In 2009, Adweek outlined ten rules for navigating an economic downturn, many of which still hold true today.

Don’t panic. 

People are still spending money. The need for everyday goods and services hasn’t stopped, and in some cases, receipts have never been longer. 

According to Harvard Business review, making purchases is as much a game of psychology as it is access to disposable income. Depending on how confident people feel about their future and level of trust in the economy, different consumer segments still consider purchasing treats, postponables (i.e. painting your house) and expendables (i.e. a vacation).

Source: How to Market in a Downturn, from the April 2009 Issue of Harvard Business Review

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Quick Definitions
  • Essentials are necessary for survival or perceived as central to well-being.
  • Treats are indulgences whose immediate purchase is considered justifiable.
  • Postponables are needed or desired items whose purchase can be reasonably put off.
  • Expendables are perceived as unnecessary or unjustifiable.

Cut the right costs. 

This is a good time to ensure your tracking, measurement and analytics systems are buttoned up. If the impact of your ad dollars are quantifiable and trusted – it’s essential to lean on the tactics that are providing the greatest return to the organization. Look for smart cost-savings within production and administrative costs before pulling from your demand engine.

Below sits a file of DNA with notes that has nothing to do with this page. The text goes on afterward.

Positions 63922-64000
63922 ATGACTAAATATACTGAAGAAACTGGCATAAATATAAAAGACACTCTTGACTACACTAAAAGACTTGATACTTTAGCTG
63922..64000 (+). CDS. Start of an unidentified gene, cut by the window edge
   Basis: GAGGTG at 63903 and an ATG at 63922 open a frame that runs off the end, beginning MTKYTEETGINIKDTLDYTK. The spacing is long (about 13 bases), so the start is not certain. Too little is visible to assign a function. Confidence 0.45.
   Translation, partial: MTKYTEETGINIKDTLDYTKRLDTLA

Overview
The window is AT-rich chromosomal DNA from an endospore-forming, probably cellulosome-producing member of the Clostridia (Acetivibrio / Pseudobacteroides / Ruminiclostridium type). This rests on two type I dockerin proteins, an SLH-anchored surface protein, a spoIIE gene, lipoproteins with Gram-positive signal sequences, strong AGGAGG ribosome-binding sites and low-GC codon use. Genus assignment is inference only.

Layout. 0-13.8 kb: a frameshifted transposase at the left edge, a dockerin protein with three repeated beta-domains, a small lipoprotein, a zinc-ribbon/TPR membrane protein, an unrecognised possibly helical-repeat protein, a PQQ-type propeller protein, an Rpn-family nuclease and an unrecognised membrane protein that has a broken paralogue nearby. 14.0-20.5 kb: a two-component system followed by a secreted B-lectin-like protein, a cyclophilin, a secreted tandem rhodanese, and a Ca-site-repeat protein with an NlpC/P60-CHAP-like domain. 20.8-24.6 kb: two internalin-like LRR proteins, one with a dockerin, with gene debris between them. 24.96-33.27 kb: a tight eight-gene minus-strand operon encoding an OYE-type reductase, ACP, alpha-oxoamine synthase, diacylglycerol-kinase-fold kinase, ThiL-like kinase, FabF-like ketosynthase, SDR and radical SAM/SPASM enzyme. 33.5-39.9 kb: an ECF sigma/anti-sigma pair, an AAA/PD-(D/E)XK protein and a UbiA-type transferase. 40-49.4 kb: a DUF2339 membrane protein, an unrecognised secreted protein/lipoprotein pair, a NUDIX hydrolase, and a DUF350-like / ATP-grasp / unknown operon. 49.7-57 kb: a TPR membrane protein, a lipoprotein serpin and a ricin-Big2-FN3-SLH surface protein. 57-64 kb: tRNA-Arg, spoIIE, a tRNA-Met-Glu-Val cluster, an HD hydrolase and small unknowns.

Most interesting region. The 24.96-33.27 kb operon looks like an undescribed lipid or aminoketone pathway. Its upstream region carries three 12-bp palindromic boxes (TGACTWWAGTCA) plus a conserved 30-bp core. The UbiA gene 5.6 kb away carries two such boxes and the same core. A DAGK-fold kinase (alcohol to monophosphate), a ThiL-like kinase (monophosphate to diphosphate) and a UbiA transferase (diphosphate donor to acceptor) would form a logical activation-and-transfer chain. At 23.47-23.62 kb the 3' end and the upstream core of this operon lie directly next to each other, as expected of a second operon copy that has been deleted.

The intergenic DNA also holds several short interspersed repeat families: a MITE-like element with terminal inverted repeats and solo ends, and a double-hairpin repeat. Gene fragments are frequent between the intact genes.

Remember to confirm that all ad dollars are attributable to organizational objectives. If you can’t clearly measure or quantify the impact of a particular channel, move budgets elsewhere. And if all stakeholders aren’t aligned on your media strategy, now is the time to ensure all KPIs are crystal clear with your team.

If you do need to cut back or reallocate budgets, split each media buy into “luxury” vs. “necessary” tactics. You’ll want to keep your brand top-of-mind with your best performing customer segments. This is also key for maintaining site-traffic and keeping retargeting pools from dwindling.